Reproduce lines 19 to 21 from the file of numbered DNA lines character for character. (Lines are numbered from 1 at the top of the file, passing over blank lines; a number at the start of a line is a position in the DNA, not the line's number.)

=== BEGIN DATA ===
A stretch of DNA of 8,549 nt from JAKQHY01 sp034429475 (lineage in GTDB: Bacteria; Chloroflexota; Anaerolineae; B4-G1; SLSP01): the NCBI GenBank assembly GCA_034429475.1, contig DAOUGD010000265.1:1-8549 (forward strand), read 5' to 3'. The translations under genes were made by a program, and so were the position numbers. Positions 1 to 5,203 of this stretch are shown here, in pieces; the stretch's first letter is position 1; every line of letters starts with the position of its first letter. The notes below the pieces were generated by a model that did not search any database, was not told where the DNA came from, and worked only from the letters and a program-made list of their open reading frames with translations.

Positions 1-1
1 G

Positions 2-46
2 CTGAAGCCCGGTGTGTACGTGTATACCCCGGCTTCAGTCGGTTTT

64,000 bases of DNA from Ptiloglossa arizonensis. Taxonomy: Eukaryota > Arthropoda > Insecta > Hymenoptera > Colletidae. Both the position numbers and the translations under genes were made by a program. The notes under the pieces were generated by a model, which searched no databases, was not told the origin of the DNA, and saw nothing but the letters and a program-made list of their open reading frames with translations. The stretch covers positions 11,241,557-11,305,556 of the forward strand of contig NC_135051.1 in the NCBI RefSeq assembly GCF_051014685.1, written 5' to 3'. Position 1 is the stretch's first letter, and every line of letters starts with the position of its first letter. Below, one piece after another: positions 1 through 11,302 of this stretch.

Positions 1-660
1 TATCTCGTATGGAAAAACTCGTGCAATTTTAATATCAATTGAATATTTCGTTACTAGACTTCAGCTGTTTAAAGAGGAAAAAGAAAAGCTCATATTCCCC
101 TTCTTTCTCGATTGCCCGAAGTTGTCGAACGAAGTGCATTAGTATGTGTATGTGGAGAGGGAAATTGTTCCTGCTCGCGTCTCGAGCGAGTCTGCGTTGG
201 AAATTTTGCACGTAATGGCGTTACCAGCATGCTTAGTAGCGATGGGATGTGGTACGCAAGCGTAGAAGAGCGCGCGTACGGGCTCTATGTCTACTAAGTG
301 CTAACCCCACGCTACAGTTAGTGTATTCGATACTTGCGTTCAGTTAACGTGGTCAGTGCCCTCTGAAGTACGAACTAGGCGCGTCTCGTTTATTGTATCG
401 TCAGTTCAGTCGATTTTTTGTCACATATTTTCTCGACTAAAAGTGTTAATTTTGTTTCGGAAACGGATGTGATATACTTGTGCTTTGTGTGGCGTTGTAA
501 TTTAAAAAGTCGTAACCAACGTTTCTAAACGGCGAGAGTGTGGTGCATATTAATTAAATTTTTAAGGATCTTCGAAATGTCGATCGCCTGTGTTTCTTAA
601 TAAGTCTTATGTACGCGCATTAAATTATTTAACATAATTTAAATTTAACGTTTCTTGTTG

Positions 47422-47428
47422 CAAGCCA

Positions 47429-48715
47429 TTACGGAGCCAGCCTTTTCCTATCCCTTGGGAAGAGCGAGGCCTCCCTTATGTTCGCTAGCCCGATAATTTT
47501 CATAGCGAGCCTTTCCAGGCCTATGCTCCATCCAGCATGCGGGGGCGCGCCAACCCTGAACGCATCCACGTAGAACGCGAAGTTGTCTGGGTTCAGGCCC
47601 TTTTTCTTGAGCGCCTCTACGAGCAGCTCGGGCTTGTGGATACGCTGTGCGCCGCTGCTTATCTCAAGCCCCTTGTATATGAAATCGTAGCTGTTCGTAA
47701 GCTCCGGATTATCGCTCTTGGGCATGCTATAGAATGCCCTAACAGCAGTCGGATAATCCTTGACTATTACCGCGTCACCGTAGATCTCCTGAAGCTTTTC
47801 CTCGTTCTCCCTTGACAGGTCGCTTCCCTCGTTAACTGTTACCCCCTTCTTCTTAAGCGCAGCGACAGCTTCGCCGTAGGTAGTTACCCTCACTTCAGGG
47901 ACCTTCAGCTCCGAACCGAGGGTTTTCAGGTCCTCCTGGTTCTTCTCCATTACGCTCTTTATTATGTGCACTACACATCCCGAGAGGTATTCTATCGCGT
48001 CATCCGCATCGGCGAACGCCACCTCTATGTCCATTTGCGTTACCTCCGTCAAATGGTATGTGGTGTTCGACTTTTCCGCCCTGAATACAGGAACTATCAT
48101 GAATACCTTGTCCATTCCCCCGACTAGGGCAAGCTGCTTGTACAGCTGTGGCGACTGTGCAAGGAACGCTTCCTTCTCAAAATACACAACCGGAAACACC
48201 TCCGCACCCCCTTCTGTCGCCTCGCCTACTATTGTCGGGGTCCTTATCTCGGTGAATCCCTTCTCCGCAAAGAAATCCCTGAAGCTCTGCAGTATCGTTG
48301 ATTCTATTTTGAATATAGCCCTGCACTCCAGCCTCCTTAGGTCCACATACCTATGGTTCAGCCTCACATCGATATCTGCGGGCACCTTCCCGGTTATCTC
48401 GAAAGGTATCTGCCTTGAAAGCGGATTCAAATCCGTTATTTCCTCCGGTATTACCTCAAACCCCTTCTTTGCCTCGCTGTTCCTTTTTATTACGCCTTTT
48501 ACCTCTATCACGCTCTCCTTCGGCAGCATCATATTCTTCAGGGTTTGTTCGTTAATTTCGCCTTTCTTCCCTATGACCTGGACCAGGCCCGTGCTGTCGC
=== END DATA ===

47501 CATAGCGAGCCTTTCCAGGCCTATGCTCCATCCAGCATGCGGGGGCGCGCCAACCCTGAACGCATCCACGTAGAACGCGAAGTTGTCTGGGTTCAGGCCC
47601 TTTTTCTTGAGCGCCTCTACGAGCAGCTCGGGCTTGTGGATACGCTGTGCGCCGCTGCTTATCTCAAGCCCCTTGTATATGAAATCGTAGCTGTTCGTAA
47701 GCTCCGGATTATCGCTCTTGGGCATGCTATAGAATGCCCTAACAGCAGTCGGATAATCCTTGACTATTACCGCGTCACCGTAGATCTCCTGAAGCTTTTC